Others have already provided good (and bad) reasons to write concise proofs, but since you are planning to publish yourself, I will share my own approach when writing papers.
As an author, you have to satisfy very different types of readers, from undergraduate students to highly experienced researchers that work exactly in your field of research. But even for a single person, different levels of abstractions are necessary, because I (and surely many others) read papers top-down:
When reading a paper for the first time, I skip the proofs completely. Too many lengthy proofs and I have problems to get the overall picture. Then I skim over the proofs, looking for the main ideas of them. This step would be really annoying if there are too many steps. I only look at the proofs in detail if they are interesting to support my own research, I review the paper or something is suspicious¹. In this final step, I am happy about every detail that saves me time and effort.
How to address the different needs?
My usual approach for publishing proofs is as follows.
I use pen and paper to construct the proof. This results in a huge pile of unreadable garbage, but at some point, I am confident enough that my proof works.
With the ideas still fresh in mind, I write down the complete proof in a publishable form, i.e. in LaTeX², including every conversion that (in my opinion) is necessary for an undergraduate to directly understand every step.
With the fully proof at hand, it can now be condensed. For example, by presenting only very high-level steps in the main part of the paper (maybe only the final result and a textual description of the proof ideas) and a moderately condensed version in the appendix that leaves out all steps that seem trivial.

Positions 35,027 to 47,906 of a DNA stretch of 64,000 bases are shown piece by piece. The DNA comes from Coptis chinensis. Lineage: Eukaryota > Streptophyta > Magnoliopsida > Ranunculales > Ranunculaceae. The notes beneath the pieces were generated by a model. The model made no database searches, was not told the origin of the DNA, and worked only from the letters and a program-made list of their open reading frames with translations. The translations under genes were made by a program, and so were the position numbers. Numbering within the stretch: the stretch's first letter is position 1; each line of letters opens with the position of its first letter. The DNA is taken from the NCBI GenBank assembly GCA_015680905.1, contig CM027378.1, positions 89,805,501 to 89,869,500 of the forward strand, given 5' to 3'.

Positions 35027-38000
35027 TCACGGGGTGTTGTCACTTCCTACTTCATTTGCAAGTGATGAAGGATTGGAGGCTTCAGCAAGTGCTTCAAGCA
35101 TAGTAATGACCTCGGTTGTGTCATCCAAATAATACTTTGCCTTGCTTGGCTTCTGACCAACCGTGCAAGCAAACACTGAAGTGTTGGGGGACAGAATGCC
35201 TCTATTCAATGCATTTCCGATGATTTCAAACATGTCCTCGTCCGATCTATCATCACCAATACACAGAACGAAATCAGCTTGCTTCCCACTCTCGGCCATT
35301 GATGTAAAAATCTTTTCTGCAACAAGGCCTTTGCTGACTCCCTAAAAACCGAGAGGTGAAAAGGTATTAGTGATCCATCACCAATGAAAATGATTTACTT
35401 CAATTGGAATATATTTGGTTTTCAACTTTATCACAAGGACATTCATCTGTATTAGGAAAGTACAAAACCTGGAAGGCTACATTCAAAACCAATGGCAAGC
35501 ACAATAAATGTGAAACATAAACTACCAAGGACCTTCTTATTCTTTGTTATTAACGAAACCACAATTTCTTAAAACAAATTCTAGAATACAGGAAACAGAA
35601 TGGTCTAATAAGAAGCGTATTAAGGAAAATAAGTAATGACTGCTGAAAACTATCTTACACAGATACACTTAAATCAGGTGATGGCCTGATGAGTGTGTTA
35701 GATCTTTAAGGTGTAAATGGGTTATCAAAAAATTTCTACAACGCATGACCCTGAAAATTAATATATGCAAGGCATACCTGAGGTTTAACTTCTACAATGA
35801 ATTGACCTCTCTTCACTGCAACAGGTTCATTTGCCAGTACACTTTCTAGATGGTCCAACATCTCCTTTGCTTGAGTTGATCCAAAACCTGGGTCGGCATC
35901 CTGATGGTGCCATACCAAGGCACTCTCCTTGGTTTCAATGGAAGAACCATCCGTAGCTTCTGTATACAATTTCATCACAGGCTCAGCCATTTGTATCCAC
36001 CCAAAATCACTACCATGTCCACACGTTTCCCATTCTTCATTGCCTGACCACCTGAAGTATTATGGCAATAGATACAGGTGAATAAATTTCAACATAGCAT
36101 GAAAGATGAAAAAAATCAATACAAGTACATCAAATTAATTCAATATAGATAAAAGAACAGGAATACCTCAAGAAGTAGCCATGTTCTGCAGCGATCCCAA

The full proof should be submitted as supplementary material if permitted by the journal (see below for an alternative).
Of course, the second step comes with extra effort compared to going directly from the pile of unreadable garbage to the most condensed form. However, it pays off in the long run:
By writing down every single step in a clearly readable form, a lot of errors are directly recognized. Otherwise, it wastes the time of your supervisor, your reviewers and (if the paper even gets published with the error) other researchers, not to mention the shame and effort when the error is eventually detected.
Even if you clearly understand your handwritten notes and your publication now, this won't be the case after a year (if you can even find them). So you have to waste time to redo your work.
If more detailed proofs are published as supplementary material, it will eventually save time for everyone.
Last but not least, it improves the credibility of your work. Even if only a very minor portion of your readers will actually benefit from or even read your detailed version, they trust you more if they see that you have a complete proof as supplementary material³.
What if I can not submit supplementary material?
In my field of research, only a minor part of the journals and conferences allow submitting supplementary material. An alternative is to submit supplementary material to e.g. arXiv.org. With good timing, you can even mutually cite the original paper and the supplementary material. You should not use a personal website because the probability is high that it will not be accessible for a long time.
Unfortunately, this is very difficult in a double blind review process. It would be much better if the submission of supplementary material is widely available at every journal and every conference.
¹ The "That has to be wrong!" effect. You might think that leaving out proof steps will help you as an author in this case. To the contrary, it increases the incentive to prove you wrong.
² If you dislike writing long and complex formulas with LaTeX: My wife is very happy with LyX.
³ No excuse for hiding a wrong proof by using an excessive amount of formulas. That will be detected eventually.